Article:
really hard well water. high ph. fish dieing
3 neon tetra
2 dwarf gourami
1 small pleco
1 tiger barb
1 long finned serpae tetra and 1 short finned
3 tetras about size of neon but orange/black near tail
3 of these small silver (tetras?) with a black/yellow dorsal fin and red tail
29 gallon tank
penguin bio-wheel 100 power filter
topfin 50 watt heater(ive read that topfin is a bad choice, maybe ill change)
floating thermometer (currently stays at about 79 F)
air pump(2 hoses, 1 going to air rock other 2 this lil skeleton dude who moves with air)
rock i put in tank are from rosedale mills, they were for I think landscaping, came in a big bag, like $4 for 50 pounds(looked like same exact thing as the ones in fish dept. but in fish dept 1 pound was $4). i rinsed them off before putting in tank, but not with boiling water.
The ph in my tank is stable up over 8 ph, around 8.4 or so. Ive been using an API freshwater master test kit to test the water. The ammonia, nitrite, and nitrate are all around 0 so that seems good, but i think the ph is a problem.
I use to have 6 neon tetras in the tank but over the past couple weeks 3 have died. The tank has been up for about a month or so. I do small water changes every week. A couple of the tetras I see with their gills very far open where I can see lots of blood(red on inside) for a long time. Is this some disease, or because of bad water?
Now this is one thing I have not seen mentioned anywhere I read about maintaining aquarium water... I have well water, not tap water from city water lines or something, so there is no chlorine in it since its not treated at a plant or anything, but the water is VERY HARD(lots of calcium/magnesium) and I believe with many heavy metals, and im not sure what other kinds of bad stuff. I have used tap water conditioners that remove chlorine/detoxify heavy metals just in case(kind of stopped using that one tho, since the fish was dieing with that stuff also), but I hope the stuff that removes chlorine isn't harming anything since I have no chlorine in water. I have also tried this "neutral regulator" stuff which is suppose to set ph to 7 and remove ammonia(according to tests from pet store I had ammonia before, but i don't now, so i guess that's fixed) but it doesn't seem like it did anything to ph. I think my hard water has too many buffers and will be very hard to change the ph. I have also read that using those chemicals to try and change ph may even be harmful if the ph becomes unstable and changes quickly and is just a temporary fix.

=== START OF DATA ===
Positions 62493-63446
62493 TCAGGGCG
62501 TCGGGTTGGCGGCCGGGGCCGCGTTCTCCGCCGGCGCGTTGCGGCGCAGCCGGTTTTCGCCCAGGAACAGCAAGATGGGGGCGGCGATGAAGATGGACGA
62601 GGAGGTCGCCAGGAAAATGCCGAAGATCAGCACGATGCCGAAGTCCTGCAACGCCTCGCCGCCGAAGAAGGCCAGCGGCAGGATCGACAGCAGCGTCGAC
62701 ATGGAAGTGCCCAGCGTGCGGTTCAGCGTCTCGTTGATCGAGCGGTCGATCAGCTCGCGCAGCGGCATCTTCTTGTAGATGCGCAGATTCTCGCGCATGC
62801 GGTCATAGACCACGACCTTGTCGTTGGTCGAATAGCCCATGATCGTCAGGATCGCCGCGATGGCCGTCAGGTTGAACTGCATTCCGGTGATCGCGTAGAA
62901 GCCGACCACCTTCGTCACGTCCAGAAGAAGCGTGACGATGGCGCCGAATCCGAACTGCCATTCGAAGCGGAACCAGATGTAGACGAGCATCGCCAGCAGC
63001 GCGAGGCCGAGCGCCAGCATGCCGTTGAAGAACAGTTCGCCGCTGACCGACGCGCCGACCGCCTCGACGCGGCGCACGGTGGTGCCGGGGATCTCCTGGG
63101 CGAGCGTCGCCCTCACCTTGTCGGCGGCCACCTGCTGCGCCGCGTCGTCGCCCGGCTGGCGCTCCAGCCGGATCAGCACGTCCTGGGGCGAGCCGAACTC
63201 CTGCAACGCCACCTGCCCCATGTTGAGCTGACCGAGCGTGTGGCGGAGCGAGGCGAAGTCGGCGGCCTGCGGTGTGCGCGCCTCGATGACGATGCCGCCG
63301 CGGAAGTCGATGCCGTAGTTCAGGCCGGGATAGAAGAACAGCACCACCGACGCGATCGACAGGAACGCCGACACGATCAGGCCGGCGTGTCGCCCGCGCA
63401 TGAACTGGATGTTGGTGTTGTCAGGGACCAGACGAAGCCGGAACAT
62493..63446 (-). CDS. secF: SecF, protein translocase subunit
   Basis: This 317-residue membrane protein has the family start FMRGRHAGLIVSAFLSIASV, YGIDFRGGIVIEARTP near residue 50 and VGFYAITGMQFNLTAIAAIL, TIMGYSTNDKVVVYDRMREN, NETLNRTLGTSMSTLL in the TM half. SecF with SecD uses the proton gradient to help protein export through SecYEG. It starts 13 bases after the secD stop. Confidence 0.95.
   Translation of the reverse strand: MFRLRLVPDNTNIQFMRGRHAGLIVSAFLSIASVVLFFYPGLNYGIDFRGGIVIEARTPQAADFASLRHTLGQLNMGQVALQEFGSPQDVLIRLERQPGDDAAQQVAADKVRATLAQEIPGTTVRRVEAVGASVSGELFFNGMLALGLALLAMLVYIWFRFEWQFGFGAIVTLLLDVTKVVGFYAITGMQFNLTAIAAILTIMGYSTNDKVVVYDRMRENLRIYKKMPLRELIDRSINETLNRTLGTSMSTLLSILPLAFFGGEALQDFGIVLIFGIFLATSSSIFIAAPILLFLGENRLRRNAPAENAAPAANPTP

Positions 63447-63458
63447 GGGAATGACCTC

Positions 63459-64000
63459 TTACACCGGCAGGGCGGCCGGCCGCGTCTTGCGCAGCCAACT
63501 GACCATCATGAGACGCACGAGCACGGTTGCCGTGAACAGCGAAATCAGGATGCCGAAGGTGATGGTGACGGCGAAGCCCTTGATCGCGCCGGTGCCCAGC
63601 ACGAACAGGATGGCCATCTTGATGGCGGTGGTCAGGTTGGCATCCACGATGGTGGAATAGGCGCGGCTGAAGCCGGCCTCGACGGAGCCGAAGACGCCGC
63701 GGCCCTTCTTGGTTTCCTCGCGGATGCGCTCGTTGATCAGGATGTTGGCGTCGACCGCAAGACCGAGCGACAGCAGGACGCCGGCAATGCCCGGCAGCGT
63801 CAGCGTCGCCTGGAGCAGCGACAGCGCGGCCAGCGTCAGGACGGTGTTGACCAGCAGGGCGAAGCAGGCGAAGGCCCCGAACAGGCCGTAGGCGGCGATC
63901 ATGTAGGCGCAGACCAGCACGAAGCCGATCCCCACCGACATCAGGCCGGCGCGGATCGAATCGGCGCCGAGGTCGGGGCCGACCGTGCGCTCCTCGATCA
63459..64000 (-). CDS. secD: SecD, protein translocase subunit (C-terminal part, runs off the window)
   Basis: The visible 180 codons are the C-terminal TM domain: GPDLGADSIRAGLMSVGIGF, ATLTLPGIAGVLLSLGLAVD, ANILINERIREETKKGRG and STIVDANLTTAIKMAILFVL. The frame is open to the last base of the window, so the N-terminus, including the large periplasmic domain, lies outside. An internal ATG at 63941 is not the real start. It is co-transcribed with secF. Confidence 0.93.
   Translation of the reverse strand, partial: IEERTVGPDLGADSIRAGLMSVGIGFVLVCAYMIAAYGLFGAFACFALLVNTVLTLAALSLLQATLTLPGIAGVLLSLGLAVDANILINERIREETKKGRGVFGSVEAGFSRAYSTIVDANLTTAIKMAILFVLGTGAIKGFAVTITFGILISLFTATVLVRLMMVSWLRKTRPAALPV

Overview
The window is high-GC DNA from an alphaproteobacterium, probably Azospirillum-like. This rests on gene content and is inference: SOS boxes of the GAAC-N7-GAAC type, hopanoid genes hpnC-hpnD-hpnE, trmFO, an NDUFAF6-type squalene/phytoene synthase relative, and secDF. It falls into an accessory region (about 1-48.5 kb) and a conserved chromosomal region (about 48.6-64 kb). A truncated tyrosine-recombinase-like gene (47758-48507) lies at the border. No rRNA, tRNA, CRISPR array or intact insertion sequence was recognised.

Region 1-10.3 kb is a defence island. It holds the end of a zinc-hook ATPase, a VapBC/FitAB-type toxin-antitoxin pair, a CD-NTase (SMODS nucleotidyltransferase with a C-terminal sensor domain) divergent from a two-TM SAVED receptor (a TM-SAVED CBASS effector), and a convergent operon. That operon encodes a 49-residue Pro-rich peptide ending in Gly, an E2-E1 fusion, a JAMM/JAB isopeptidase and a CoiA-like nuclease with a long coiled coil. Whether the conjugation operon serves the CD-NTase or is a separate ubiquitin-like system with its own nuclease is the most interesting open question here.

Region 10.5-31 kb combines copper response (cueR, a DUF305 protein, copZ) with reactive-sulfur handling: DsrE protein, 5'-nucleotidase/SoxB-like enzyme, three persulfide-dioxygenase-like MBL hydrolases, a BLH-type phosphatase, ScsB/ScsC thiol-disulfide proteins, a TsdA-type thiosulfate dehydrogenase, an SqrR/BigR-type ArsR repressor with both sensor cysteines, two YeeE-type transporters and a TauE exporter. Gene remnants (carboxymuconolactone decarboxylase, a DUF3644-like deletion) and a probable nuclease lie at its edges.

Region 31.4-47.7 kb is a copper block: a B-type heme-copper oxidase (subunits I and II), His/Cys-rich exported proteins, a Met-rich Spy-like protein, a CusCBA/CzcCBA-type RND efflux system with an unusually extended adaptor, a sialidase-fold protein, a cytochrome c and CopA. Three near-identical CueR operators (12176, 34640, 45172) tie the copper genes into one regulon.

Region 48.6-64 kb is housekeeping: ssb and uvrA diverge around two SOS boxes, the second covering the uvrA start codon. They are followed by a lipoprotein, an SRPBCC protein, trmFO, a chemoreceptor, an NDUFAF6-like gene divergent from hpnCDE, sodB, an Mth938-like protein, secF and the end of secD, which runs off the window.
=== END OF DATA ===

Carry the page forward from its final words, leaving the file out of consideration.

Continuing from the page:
ooo and another thing, my cat wont stay away from the tank, keeps jumping on top and stuff. maybe she is scaring the fish to death, stressing them out too much.
woops, wrong forum? i thought i was in aquarium subforum, not disease subforum.
The fact that you have no nitrate reading is raising red flags for me. What kind of test kit do you have? Liquid or strips? Has your tank cycled/do you know what a cycle is? I would still use the conditioner that removes heavy metals even if it is just a precaution. It can not hurt your fish. Your pH is too high for your fish. I would try to naturally lower it into the safe region (high 7's will probably be the best you can do and will be fine) by either using a mixture of reverse osmosis water and tap (needs to be the same proportions each time) or adding peat and driftwood gradually to your tank (peat goes in the filter). If you choose to do the latter you will have to monitor levels closely and try to find a balance at which it will stabilize.
Neon tetra disease (no cure) is also a possibility for the deaths, but I must ask first if you test for ammonia at the END of the week before the water change. Also, if you are using strips they may be giving false readings which could mean that your fish are dying of ammonia poisoning after all. Are any of the other fish affected?
I don't think your cat would be stressing them to death, but I would try to keep her away to avoid getting hair in the tank and/or rocking the tank which could cause it to become structurally unsound and will stress your fish to a degree.
Hope this helps.
using the api freshwater master test kit (liquids). now that i think about it, ive been doing the testing only like a day after changing a lot of water, so that's why the ammonia/nitrite/nitrate may be low. im doing another nitrate as i type. haven't done it in a couple days. ive been mostly only testing ph.....gotta wait 5 minutes to see results, and then try to match the dam color on card.
i have read about cycling the tank, but im not sure if my tank is cycled. i kind of added a lot of fish i think too quickly. i started with like 2 serpea tetras, 3 of the silver things, and 4 neons, and they were in for like a week before i added the rest. i think it is cycled tho since the ammonia was high and has now gone and stayed down without me using the chemical.
im gonna go buy a piece of driftwood tomorrow and see how that helps, and maybe add peat if the driftwood doesn't do much. i have a feeling both still wont be able to combat against my hard well water. when i say hard water i mean HARDDDDDD.
how much usually does a decent reverse osmosis system cost? recommendations? i think i may need that because of all the minerals in my well water
here's something interesting i found(although its kind of like a dam advertisement with everything pointing to reverse osmosis as the cure to any problem)